Update: Allure Departs on Schedule After Engine Fire; Members Share Stories

April 23, 2012

Update, April 23, 10 a.m.: Allure of the Seas departed Sunday afternoon from Fort Lauderdale on its next cruise as originally scheduled.

(April 22, 4:30 p.m. EDT) -- Royal Caribbean's Allure of the Seas arrived back in Fort Lauderdale early Sunday morning as scheduled after a short-lived fire broke out at 7:45 Friday evening in the engine room aboard the world's largest cruise ship.

Royal Caribbean tells Cruise Critic that nobody on the 5,400-passenger vessel was injured, and the next sailing will leave on time Sunday evening. The cause of the fire has not yet been determined.

According to accounts from several members on the Cruise Critic message boards, the ship had to change course briefly on its way from St. Maarten to Fort Lauderdale to keep smoke from blowing back inside the vessel.

Member vr6glidriver, whose parents are onboard, said they texted, "Please keep your ears open for any info. We have a fire in the number 2 engine room (This is not a drill)."

DJDaveS shared this, sent from his cousin who is currently sailing on Allure: "Black smoke billowing out of the top stacks - we had to change direction for a bit to make the smoke not come into the ship (although we could smell it!)"

Meanwhile, ChipLondon had this to say of his first-hand experience: "I am on board The Allure, yes there was a small fire in one of the engine rooms, that caused some smoke smell around the back end of the ship. There was no visible smoke in passenger areas. I was dining at the Chefs Table at the time and we were asked to move from the area for about 20 minutes, whilst the extract fans did their job. There was NO panic around the ship, a couple of youngsters showed concern, and some parents went to meet up with family members."

However, member Jaxchamp disagrees: "Just got off the Allure and I have to disagree that there was NO panic. The crew were visibly scared as we're many of the passengers. ...The crew were trying very hard to appear in control and they did a good job, but you could see them passing notes to each other and the concern on their faces. We were finished our dinner, but skipped out on desert because I really couldn't eat much after hearing Bravo bravo bravo and water tight doors closing."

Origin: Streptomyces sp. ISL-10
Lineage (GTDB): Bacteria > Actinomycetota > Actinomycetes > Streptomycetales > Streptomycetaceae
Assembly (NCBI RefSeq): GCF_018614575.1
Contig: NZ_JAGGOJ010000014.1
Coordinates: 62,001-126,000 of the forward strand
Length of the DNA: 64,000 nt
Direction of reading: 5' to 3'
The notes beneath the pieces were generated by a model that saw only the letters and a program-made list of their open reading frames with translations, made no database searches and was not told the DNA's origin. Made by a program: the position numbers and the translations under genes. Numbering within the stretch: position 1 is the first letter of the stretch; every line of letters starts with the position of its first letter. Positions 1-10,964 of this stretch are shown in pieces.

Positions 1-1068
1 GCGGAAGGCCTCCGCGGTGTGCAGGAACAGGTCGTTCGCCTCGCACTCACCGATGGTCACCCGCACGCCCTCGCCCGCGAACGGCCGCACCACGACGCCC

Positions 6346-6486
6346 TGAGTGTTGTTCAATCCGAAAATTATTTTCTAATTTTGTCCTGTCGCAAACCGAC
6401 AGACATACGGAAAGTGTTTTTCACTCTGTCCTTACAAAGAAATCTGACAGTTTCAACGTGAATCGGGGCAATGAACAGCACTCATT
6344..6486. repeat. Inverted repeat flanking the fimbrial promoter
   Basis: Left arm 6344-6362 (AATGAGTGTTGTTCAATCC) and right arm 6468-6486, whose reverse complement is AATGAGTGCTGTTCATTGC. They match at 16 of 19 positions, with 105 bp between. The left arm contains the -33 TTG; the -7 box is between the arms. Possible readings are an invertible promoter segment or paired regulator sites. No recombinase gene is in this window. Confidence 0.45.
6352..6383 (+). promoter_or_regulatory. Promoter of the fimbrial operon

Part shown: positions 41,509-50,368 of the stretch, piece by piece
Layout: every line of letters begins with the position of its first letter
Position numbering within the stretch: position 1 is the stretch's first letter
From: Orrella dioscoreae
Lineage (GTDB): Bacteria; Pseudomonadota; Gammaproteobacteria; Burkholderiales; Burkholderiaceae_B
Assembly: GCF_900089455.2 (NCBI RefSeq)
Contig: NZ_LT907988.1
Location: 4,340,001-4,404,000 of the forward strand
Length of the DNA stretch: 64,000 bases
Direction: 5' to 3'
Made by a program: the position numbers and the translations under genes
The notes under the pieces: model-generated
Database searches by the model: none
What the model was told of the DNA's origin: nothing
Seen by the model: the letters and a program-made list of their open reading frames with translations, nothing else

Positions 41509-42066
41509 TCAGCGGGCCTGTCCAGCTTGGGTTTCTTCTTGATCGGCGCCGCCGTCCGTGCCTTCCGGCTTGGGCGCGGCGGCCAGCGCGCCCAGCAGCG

"We could see that there was no power from the engines as it appeared we were drifting - this occurred for at least an hour maybe two," says k9webster of the view from the AquaTheater deck. "Auxiliary power was running as at no time did the power, lights, air conditioning or water go out."

This incident is just the latest in a string of recent cruise ship engine problems. Last week, Saga Holidays' Saga Sapphire cut its inaugural cruise short due to engine troubles. Two weeks ago, Plancius, an ice-class vessel operated by the Dutch company Oceanwide Expeditions, suffered a partial engine failure and stranded its 73 passengers and 42 crew on a South Atlantic island. In March, Azamara Quest suffered an engine room fire that injured five crewmembers and left the ship adrift off the southern Philippines coast. In February, an engine fire left Costa Allegra inert in the Indian Ocean. Cunard's flagship, Queen Mary 2, has also been plagued with engine troubles over the past year.

--by Ashley Kosciolek, Copy Editor